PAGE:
HPV vaccination

HPV vaccination

What is HPV?

Human papilloma virus (abbreviated to HPV) is a type of viral infection that can affect the cervix. It can also affect over moist membranes in the human body, such as the anus, mouth or throat. It can be spread relatively easily through any kind of sexual contact

In most cases, HPV does not cause any symptoms, so it is difficult for anyone to know when they have the virus. In rare cases, however, it can cause cells to change in such a way that they eventually develop into cancerous tumours.

There are over 100 different types of HPV, although some are much more common than others. Type 16 and Type 18 are jointly responsible for around three quarters of cervical cancer cases. However, it is possible to protect patients from ever contracting these types of HPV with just one vaccination.

The vaccination is most effective when the patient has never been exposed to any type of HPV. This is why it is administered on the NHS before girls enter puberty. Being vaccinated before any sexual contact with others increases the success rate of the vaccine to almost 100% for preventing Type 16 and Type 18 HPV, according to early research.

The HPV vaccine can be administered in either two or three stages, spaced several months apart. Depending on the exact method used, the number of doses and the length of time between doses can vary. More than one dose is always required for the vaccination to be effective.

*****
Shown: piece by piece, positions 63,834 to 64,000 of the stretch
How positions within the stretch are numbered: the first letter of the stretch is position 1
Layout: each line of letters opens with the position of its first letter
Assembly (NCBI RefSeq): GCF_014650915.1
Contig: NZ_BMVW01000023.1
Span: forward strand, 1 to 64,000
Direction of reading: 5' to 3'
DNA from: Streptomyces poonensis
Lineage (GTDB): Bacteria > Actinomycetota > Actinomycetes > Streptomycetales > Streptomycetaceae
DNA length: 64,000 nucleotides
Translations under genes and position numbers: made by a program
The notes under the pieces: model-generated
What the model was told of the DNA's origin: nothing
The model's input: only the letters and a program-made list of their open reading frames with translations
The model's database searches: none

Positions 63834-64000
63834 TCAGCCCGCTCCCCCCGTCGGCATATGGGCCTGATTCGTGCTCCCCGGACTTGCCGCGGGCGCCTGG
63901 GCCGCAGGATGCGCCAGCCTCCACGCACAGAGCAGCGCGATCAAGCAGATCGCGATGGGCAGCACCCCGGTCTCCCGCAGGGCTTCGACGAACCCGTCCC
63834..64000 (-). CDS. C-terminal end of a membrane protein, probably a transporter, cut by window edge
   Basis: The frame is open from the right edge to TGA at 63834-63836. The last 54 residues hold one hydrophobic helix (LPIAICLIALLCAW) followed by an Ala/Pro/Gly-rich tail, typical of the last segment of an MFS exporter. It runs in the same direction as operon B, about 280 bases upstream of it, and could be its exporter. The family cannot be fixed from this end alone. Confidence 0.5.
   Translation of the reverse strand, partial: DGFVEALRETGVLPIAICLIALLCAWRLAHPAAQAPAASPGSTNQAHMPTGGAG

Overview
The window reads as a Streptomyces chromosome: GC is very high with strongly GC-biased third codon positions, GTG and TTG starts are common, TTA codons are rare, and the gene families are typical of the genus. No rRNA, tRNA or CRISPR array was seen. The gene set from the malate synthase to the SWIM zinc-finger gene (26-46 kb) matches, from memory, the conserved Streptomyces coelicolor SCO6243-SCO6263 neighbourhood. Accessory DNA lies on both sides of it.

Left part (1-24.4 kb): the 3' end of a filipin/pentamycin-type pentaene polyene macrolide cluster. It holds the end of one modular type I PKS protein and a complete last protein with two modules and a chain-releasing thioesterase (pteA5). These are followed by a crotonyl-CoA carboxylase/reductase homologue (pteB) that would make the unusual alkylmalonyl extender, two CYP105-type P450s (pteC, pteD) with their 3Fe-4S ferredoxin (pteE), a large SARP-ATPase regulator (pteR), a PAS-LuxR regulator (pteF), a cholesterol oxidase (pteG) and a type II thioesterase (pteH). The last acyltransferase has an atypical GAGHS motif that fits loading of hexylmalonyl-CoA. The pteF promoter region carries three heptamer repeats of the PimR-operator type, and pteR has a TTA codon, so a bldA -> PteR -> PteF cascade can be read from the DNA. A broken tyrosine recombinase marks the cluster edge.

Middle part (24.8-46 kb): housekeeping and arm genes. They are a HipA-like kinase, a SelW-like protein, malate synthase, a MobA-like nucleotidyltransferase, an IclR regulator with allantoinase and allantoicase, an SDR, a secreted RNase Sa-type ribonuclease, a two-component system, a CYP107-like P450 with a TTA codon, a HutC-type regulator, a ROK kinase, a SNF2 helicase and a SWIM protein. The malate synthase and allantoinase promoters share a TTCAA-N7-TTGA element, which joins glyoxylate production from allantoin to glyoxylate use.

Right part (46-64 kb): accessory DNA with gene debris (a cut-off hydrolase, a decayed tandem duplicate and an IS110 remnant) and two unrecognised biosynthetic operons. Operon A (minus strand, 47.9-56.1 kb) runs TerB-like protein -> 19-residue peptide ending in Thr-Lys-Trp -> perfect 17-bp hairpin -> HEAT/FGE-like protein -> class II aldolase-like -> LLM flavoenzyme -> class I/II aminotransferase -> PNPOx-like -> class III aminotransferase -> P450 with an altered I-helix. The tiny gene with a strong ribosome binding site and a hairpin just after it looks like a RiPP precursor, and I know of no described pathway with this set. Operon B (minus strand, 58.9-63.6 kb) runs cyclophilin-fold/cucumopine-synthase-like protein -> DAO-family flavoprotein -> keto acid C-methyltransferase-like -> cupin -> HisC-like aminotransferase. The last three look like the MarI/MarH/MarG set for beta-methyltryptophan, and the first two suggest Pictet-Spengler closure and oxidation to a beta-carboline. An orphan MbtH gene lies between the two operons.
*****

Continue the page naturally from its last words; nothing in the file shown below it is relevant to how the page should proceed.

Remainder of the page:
We offer private HPV tests, HPV treatment and HPV vaccination in our discreet & convenient clinics in London, UK.

Tell me about the HPV vaccine



Women’s Health Check

Sometimes you just want to make sure that everything is as it should be. We offer a general women’s health check with comprehensive feedback, advice and support.


The Smear Test

Nearly all abnormal smears show no more than minor changes in cells on the cervix (the neck) of the womb). These changes act as an early warning sign that over time, cervical cancer may develop if the minor changes are not managed appropriately.



CIN refers to pre-cancerous changes in the cervix that have been seen on colposcopy examination. These changes can also be known as dysplasia or SIL, which stands for Squamous Intraepithelial Lesions. We often describe CIN in more simple terms: ‘Cervix; In the skin; New cells’.



LLETZ is the surgical technique most commonly used to excise abnormal, CIN cells from the surface of the cervix. Cone biopsy is the selective excision of a cone of tissue from the cervix. The area is identified precisely so that any cancerous or pre-cancerous cells are removed within the cone.